With summer officially over, it is interesting to note the record temperatures and freakish conditions we saw throughout the season didn’t have the same extreme effect on our power use.
In an article published by ABC News smack-bang in the middle of the heat wave in January, Macquarie Generation – one of Australia’s largest electricity generators and producing the equivalent of roughly 40% of the electricity needed by people in NSW – said the record high temperatures did not set a new summer record for power use.
While NSW officially reached it’s hottest temperatures on record on Friday 18th January (topping in at over 45°C), the operator says that late in the afternoon on that same day - the traditional peak period for power generation – demand was well below previous records. Although power demand spiked from about 4.30 pm, when people start getting home and switching on air-conditioning units, the high range of over 13,700 megawatts was not a summer record, actually coming in at nearly 5% less than previous records, set a few years ago.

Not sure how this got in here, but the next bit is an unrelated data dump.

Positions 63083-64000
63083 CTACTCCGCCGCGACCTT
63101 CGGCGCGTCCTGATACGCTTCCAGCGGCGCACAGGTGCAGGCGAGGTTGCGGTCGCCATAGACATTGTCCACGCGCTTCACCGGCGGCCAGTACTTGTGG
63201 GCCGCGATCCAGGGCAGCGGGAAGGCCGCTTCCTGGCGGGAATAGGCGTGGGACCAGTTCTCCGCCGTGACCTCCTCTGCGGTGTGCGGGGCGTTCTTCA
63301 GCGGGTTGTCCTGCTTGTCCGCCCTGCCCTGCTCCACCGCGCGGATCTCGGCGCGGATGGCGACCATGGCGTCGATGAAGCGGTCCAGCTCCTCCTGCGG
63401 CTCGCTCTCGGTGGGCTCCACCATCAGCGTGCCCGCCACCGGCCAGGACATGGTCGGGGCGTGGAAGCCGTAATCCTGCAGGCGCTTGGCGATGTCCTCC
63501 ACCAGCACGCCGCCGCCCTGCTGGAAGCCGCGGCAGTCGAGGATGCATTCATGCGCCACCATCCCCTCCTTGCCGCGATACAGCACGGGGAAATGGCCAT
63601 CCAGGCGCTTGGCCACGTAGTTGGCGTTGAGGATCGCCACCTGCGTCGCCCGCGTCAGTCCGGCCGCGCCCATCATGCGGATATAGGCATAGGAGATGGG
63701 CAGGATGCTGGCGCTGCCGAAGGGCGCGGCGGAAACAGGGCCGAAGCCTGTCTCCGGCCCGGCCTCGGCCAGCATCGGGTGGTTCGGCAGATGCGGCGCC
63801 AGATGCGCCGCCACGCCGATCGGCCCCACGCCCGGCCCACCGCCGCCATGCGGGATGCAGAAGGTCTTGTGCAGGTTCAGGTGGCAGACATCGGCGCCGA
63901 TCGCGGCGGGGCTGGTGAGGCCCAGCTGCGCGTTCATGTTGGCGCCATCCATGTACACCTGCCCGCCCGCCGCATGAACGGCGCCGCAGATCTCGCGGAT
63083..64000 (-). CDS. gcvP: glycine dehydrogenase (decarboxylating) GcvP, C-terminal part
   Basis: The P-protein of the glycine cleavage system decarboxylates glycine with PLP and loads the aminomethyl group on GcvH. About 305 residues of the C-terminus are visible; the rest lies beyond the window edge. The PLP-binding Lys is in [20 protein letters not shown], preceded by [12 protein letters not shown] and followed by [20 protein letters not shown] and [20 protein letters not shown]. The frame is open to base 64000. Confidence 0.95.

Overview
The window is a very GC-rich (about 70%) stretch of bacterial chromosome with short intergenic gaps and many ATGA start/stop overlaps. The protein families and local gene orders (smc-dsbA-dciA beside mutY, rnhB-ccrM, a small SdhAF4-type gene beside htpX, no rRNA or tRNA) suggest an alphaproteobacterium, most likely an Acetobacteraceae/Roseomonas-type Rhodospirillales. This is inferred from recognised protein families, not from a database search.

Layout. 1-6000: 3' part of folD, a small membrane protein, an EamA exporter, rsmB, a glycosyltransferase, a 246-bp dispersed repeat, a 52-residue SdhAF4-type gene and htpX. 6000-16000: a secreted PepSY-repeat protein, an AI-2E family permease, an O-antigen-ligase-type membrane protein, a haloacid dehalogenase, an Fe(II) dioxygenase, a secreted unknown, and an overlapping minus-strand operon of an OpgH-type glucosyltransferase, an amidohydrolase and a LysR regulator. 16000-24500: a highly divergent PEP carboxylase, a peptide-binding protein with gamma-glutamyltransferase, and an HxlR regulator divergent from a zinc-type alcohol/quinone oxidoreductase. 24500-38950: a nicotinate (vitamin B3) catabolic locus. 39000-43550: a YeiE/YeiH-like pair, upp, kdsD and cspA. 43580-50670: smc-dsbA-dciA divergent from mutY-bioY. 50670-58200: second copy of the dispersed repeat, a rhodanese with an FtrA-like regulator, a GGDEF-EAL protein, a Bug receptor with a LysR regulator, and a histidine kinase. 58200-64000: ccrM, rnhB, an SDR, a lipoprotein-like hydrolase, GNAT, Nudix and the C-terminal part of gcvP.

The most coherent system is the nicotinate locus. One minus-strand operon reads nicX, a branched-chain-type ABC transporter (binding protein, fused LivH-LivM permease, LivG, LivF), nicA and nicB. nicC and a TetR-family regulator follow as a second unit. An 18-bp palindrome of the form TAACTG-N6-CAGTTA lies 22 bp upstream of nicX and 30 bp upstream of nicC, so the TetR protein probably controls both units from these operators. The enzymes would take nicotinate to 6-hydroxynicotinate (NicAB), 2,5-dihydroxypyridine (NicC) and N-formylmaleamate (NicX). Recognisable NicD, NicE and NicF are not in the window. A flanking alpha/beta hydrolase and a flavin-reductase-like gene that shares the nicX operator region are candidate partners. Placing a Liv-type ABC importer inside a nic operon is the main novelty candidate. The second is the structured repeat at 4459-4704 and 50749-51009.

The change in power demand can be attributed to a number of factors, not least the switch to more effective energy use. The combination of higher power prices and the availability of more efficient technologies has led to a general reduction in electricity demand over recent years.
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